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Enlarged Heart in Dogs: Causes, Symptoms & Treatment

An enlarged heart (dilated cardiomyopathy) in a dog can be caused by numerous things and trigger many severe side effects. In this blog post, our Dallas vets discuss causes of this serious condition, in addition to symptoms and treatment options.

How do dogs develop an enlarged heart?

Some dogs develop a serious condition referred to as an enlarged heart (the medical term is dilated cardiomyopathy, or DCM). This serious condition occurs when the heart's lower chambers (ventricles), or less frequently, the upper chamber (atria) expand. 

The heart is unable to contract properly and propel blood to the rest of the body, causing expansion. Blood accumulates inside the heart, then pushes on the heart's valves and outer walls, expanding the heart. 

When this happens, your pooch's heart will have more difficulty pumping blood through the body and to the organs. The lungs, kidneys and other organs will start to malfunction as the condition progresses. Dilated cardiomyopathy eventually causes severe side effects for any dog suffering from the condition.

What are signs of an enlarged heart in dogs?

Symptoms of dilated cardiomyopathy in dogs can range from mild to severe as the condition progresses. 

Veterinarians often have difficulty diagnosing this disease in its early stages, since early signs of DCM in dogs do not often appear. Your dog may also experience a long pre-clinical phase when the condition is in its early stages.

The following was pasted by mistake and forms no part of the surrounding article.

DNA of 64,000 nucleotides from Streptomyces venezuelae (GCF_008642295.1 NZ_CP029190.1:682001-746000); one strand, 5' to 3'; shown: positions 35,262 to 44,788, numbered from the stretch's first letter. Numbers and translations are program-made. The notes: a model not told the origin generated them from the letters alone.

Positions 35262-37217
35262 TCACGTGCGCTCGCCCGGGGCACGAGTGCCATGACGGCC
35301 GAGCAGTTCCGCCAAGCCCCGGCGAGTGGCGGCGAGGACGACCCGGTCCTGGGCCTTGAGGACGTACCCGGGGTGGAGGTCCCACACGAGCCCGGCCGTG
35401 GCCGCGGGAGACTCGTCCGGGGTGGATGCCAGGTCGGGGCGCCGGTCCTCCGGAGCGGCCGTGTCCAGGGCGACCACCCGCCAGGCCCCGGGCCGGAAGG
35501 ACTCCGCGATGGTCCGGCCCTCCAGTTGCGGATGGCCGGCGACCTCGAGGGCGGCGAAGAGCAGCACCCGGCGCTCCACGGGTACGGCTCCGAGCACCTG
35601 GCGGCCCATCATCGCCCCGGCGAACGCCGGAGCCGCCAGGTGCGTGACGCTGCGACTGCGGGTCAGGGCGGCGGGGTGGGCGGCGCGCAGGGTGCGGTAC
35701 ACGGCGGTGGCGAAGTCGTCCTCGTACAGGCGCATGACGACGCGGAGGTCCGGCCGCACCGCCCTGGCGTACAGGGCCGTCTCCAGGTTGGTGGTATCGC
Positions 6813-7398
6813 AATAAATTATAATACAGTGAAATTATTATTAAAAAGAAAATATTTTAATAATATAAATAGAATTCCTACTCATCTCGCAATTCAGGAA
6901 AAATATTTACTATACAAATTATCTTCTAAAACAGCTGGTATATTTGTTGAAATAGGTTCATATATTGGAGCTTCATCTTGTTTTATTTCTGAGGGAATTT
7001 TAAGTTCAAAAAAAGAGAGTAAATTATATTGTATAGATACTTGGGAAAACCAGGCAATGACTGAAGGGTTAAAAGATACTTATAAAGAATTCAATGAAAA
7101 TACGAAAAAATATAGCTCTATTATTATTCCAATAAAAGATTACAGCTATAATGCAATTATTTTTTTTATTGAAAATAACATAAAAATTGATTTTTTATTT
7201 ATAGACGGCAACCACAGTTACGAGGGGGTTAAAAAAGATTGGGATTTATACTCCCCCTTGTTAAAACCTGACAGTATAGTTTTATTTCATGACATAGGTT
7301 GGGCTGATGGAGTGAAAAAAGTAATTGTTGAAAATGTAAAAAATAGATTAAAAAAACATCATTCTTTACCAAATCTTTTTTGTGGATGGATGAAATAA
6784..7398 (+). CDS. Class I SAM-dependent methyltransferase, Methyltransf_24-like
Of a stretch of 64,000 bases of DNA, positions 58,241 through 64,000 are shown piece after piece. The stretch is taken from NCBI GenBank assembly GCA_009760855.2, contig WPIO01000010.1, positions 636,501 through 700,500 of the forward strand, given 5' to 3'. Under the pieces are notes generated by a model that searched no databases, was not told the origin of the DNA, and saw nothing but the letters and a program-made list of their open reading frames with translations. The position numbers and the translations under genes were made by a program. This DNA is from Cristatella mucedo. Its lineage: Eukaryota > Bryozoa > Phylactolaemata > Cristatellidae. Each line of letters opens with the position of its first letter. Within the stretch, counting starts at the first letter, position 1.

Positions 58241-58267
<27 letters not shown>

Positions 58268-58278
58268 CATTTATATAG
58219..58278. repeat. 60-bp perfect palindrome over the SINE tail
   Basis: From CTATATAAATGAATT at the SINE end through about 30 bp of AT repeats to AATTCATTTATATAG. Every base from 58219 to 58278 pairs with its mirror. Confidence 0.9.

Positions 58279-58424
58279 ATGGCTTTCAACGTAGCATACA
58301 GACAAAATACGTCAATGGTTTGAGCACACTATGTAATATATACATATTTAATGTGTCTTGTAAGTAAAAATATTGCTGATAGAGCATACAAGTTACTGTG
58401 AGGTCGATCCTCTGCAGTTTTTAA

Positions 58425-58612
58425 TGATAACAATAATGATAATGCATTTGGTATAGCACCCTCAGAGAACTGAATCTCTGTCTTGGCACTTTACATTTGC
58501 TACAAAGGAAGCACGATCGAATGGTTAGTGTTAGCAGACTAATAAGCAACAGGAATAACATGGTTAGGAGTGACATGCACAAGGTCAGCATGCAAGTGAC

That said, your vet may be able to identify hidden or subtle signs of an enlarged heart in your dog during a clinical examination. That's why bringing your canine friend in for routine exams is essential. If you or your veterinarian do notice symptoms, we also have extensive experience in diagnosing and treating diseases and disorders of cats' and dogs' internal systems.   

If your pet displays symptoms of a cardiological (heart-related) condition, your veterinarian will perform a thorough physical exam to diagnose the problem. We can then develop a detailed treatment plan geared to your pet's specific needs. 

Here are some of the most common symptoms of an enlarged heart in dogs:

  • Abdominal distension
  • Anorexia
  • Coughing
  • Heart murmur
  • Irregular or weak pulse
  • Labored breathing
  • Lethargy 
  • Muffled breathing or crackling sound while breathing 
  • Panting
  • Sudden collapse

What causes an enlarged heart in dogs?

While a dog of any age or breed can experience an enlarged heart, the condition is more typical in dogs between 4 and 10 years old. 

Though an enlarged heart does not have a definitive cause, several factors can contribute to the development of the condition in many dogs diagnosed with DCM. Diet and nutritional deficiencies in taurine and carnitine have been proven to impact dogs' risk of developing the disease. 

Additionally, other factors, including old age, injuries, toxicity, infectious diseases and genetics can play a role in this cardiological condition. Historically, enlarged hearts in dogs tend to co-occur with conditions like congenital heart diseases, heart disease, and congestive heart failure. Understanding the potential causes of these diseases can help you monitor the health of your pup's heart. Deficiencies in amino acids and low thyroid can also be contributors. 

Some dog breeds – especially large breeds – are known to be predisposed to developing this condition due to taurine insufficiency. They include:

  • English Setters
  • Golden Retrievers
  • Labrador Retrievers 
  • Newfoundlands
  • Saint Bernards

Other breeds are genetically prone to DCM, but are not linked to taurine deficiency. These include:

  • Boxers
  • Doberman Pinschers
  • Irish Wolfhounds
  • Great Danes

While large breeds are most likely to develop DCM, an enlarged heart can also become a problem in smaller dogs that have an inherited trait that may predispose them to the condition. These breeds include: